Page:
Kieran Crighton was diagnosed with a rare form of medulloblastoma – a tumour originating in the brain towards the back and bottom of the skull.
But the 14-year-old is continuing to defy the odds after his latest MRI scan showed three of his tumours have not grown.
The youngster, who also has autism, underwent brain surgery at Glasgow’s Royal Hospital for Sick Children on 2 March last year to remove the biggest tumour.
The operation left Kieran, from Kilwinning in North Ayrshire, unable to walk, speak or swallow.
But Kieran, who is now in remission, has gone from strength to strength.
Mother Senga, 49, said: “It’s been a quick year and a challenging one always trust your gut and as I always say a mother knows her children more than anyone else.
“He’s done so well. I’m so proud of him and the doctors didn’t think he would make such a fast recovery.
“His latest MRI scan was on 30 January.
“He’ll now get a scan every three months for the next two years just to make sure he continues heading in the right direction.”
After the operation to remove the biggest tumour, the youngster underwent six weeks of radiotherapy which was later followed by four rounds of chemotherapy.
His scan in October revealed one of the other tumours had disappeared, meaning Kieran was left with three “dead” tumours.
And fortunately his latest MRI scan showed the three remaining tumours had not grown.
Senga said: “He is in remission and once he completes the rest of the scans that’s when doctors will say he’s got the all clear.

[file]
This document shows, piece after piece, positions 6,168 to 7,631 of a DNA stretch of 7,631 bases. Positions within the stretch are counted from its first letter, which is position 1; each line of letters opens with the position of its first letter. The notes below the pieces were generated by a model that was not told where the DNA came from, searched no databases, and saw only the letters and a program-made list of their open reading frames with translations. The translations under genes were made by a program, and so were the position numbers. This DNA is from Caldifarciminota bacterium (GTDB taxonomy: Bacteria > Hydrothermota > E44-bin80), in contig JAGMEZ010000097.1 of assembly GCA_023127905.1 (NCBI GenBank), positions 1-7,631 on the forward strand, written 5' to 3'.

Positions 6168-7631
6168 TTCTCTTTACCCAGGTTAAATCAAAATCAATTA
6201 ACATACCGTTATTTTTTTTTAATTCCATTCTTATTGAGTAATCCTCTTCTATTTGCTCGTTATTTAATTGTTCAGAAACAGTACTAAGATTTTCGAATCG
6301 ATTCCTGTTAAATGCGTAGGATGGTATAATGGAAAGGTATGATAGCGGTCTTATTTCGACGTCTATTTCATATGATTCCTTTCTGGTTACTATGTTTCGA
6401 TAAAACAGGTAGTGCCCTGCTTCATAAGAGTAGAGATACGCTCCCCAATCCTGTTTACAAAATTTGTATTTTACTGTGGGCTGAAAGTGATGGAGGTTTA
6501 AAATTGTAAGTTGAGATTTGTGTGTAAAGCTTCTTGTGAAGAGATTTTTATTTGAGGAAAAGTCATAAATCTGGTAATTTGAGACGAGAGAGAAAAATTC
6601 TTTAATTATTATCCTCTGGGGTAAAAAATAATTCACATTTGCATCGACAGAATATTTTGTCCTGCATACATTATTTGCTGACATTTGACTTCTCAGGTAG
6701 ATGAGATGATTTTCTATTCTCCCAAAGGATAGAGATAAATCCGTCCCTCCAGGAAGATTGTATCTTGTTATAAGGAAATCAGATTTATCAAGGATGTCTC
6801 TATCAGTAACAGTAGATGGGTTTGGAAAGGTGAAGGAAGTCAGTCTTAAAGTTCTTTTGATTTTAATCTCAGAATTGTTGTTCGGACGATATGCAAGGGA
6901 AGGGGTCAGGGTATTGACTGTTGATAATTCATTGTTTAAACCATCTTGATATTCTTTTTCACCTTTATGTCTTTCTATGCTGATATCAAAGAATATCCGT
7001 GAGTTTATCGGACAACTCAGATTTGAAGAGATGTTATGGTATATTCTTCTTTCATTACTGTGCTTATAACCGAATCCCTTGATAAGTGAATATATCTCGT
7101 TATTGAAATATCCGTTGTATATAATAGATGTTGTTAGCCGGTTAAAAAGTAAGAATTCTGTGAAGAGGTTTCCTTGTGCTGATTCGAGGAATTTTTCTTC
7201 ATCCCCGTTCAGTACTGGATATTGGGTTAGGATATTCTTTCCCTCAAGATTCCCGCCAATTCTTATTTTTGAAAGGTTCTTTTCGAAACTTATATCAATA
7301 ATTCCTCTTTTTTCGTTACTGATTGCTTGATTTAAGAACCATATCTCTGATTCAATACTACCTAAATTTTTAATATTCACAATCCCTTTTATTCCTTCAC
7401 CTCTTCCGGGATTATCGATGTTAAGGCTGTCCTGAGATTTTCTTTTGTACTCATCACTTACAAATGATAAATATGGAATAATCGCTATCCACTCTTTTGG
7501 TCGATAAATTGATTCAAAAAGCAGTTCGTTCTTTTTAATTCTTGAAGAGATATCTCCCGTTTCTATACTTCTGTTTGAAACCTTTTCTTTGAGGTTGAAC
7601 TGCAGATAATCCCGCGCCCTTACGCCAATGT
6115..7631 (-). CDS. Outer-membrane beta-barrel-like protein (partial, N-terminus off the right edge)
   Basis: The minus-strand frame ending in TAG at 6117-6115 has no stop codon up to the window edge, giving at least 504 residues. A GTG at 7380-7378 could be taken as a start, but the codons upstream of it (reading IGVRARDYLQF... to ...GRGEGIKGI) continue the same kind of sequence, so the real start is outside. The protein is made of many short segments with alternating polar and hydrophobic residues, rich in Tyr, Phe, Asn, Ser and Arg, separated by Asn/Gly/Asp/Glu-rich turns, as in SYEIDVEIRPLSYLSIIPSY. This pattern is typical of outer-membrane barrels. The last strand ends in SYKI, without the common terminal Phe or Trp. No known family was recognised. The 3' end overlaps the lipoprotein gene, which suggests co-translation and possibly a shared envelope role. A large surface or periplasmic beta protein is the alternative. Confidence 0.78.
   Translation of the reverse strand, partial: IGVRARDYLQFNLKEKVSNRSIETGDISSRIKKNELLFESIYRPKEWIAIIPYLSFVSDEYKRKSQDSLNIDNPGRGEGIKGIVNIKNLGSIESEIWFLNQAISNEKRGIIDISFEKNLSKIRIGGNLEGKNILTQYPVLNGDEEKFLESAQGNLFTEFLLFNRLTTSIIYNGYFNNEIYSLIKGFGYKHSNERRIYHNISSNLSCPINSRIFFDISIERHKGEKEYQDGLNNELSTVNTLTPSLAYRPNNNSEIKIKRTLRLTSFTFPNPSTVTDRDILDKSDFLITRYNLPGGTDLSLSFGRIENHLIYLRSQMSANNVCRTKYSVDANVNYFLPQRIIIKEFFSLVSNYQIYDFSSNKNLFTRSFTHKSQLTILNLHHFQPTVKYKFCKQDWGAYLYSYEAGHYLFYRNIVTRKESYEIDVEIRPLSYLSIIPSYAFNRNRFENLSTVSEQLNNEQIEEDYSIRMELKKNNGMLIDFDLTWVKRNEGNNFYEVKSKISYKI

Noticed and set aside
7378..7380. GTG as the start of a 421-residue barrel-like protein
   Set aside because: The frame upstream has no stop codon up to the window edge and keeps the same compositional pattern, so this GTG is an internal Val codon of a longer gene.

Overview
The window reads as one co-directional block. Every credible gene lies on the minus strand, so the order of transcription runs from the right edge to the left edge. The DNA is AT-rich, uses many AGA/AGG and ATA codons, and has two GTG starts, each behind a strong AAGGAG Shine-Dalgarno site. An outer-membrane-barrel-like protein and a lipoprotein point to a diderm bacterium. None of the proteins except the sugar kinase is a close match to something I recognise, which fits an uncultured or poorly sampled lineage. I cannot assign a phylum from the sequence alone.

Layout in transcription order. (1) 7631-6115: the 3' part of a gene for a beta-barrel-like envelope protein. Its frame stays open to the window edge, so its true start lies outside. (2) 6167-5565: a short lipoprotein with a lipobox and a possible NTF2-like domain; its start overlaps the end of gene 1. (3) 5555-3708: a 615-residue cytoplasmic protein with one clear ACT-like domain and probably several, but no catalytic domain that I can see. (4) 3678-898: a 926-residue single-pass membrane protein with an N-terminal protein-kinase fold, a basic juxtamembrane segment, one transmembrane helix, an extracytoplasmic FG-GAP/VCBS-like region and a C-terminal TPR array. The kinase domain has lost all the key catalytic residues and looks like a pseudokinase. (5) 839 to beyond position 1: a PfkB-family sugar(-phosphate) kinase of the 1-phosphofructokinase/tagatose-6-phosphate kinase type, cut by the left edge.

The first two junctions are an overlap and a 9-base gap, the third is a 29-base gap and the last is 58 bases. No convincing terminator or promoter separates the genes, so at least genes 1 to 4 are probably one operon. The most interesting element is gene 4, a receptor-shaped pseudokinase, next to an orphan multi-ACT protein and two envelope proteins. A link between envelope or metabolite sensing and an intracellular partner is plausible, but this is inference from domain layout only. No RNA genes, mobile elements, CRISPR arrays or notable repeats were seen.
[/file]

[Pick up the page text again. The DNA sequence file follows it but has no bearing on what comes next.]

“His biggest tumour that was removed has not grown back.
“Also due to the chemo and radiotherapy, one of his other tumours has gone away.
“The shadows of the three tumours are still there, but they are dead tumours. They have not grown since the last scan.
“I’m pleased but you are always worrying in case it might come back.
“Kieran seems to be coping well with it.
“It goes right over his head. He doesn’t think about it as much as I do.
“He does worry sometimes but he just gets on with it.”
Little Kieran’s medulloblastoma was discovered in February last year after his mum noticed he was rapidly losing weight.
Kieran has been attending school, although he has not completely regained his balance.
Senga said: “His balance is not 100 per cent because of the first operation.
“But compared to the first time he got the operation, it has got a lot better due to the physio and stuff.
“But whether it will improve from where we are now, that I don’t know.
“He had his first MRI scan in October, then got his latest one in January.
“He’ll have one at the beginning of May, you just worry every single time even though you try not to.
“I’m so proud of him, his such a determined boy.”